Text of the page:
After that I discovered the importance of compound movements in my gym schedule to help make my body grow. And I learned about the negative effects of alcohol and slowly phased alcohol out of my life, which meant less partying overall, and more sleep. Before I knew it, I was living a bodybuilder's lifestyle, even though when I started weightlifting I had no intention of doing anything like that. It's just that the little things started adding up, and when I combined all of them together I was living a completely different lifestyle than I started with.

Gains Come with Lifestyle Change.
Now, of course, I realize that bodybuilding is a lifestyle. There are too many different aspects of it to just be a pastime. And if you attempt to make it something you can just do in your spare time you'll never hit the same level you would if you totally indulge in the lifestyle. Eating, training, and sleeping properly takes a high level of dedication. And those who manage to survive will find their bodies looking as good as they possibly can. Just don't expect to do second-rate work and end up with a first class body, because weightlifting is definitely the sport in which you get out of it what you put into it.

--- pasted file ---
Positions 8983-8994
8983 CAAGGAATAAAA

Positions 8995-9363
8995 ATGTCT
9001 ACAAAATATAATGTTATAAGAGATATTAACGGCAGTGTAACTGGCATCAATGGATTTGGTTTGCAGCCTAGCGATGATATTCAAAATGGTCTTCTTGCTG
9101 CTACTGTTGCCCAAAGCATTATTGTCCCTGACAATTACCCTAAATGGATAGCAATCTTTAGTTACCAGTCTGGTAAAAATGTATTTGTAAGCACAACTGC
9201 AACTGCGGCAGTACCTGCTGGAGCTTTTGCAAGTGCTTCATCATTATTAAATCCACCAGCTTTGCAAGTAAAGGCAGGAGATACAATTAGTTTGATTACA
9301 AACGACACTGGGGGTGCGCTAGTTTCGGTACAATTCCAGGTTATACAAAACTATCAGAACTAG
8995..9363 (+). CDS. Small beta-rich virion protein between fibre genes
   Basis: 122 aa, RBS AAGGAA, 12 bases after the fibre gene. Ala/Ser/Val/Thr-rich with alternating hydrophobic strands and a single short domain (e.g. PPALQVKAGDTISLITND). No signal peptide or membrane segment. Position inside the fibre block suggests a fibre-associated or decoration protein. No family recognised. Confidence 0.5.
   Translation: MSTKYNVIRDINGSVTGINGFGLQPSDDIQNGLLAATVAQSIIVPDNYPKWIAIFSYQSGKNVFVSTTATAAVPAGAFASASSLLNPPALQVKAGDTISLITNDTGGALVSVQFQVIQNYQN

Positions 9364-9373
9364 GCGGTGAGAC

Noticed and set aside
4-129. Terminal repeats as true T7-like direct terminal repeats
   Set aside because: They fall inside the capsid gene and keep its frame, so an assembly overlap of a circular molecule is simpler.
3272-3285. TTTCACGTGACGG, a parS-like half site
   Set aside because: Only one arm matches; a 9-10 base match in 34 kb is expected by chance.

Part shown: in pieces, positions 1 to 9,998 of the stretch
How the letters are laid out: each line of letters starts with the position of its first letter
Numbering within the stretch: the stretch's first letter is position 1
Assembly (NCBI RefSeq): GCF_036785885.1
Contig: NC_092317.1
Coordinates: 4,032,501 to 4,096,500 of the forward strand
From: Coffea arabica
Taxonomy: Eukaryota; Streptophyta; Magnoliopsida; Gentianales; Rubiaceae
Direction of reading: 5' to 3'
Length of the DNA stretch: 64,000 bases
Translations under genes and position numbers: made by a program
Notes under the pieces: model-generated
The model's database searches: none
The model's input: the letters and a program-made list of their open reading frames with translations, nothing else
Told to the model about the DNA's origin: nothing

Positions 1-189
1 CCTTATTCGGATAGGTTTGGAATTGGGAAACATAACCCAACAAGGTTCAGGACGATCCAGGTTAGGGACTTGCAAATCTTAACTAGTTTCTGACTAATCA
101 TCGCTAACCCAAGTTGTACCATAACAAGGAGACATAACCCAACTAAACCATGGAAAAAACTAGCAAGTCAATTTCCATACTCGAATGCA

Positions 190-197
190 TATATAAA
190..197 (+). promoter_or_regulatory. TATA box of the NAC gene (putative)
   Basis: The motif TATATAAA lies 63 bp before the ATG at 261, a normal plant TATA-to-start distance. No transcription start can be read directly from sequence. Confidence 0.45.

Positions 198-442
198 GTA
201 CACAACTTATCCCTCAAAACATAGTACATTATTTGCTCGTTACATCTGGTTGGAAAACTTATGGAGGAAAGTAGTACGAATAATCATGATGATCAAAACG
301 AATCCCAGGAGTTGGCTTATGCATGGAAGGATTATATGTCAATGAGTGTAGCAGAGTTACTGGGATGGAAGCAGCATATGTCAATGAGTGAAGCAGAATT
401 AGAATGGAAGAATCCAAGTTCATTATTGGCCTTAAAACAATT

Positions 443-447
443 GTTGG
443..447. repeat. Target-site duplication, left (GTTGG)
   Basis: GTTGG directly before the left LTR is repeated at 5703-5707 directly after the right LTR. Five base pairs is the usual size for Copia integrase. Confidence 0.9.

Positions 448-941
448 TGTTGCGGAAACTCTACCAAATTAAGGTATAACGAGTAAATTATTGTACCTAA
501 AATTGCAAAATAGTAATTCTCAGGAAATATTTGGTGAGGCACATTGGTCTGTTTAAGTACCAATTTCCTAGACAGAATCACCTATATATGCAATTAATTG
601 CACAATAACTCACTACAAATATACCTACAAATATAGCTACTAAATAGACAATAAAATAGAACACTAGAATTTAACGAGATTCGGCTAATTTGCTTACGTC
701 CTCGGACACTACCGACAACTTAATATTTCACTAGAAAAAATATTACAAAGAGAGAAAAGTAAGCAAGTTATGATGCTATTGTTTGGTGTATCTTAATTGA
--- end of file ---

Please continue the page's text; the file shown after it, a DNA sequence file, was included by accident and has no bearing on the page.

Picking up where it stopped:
It is those who do not change their life accordingly that have problems making gains in the gym, they complain that they don't make progress in the gym and blame everything but themselves. People complain about being "hard gainers" but the vast majority of people would be hard gainers if they didn't get enough protein, or didn't sleep right. So before you blame your genes for hindering you in the gym, take a look at the way you live and see if that could be the cornerstone in your gym problems. Proper nutrition is key to growing, not lifting weights. And eating right means every meal of the day, cutting out the junk, adding in the protein, and keeping everything balanced over the day. This is a 24-hour a day, 7-day a week job, but those who are up for it will see the results that the "part time" weight lifters could only dream about.
So remember when you head out to the gym that you are about to do the easiest part of your weight lifting program. When you come back in the house and you toss your gym bag on the floor, make sure that isn't the last thing you do with your bodybuilding until the next time you hit the gym, or you will be wasting your time in the worst kind of way.
Wake up bodybuilding, go to sleep bodybuilding, and make sure you are living the lifestyle everywhere in between.
Having said that, anyone who knows me knows the personal pride I take in my own strength. For me it is one of the hallmarks of a dedicated warrior, one who possesses all the tools to go out and build a powerful diesel-truck, a machine-like body. And he has all the scars, rewards, trophies and pride that come with that kind of sacrifice.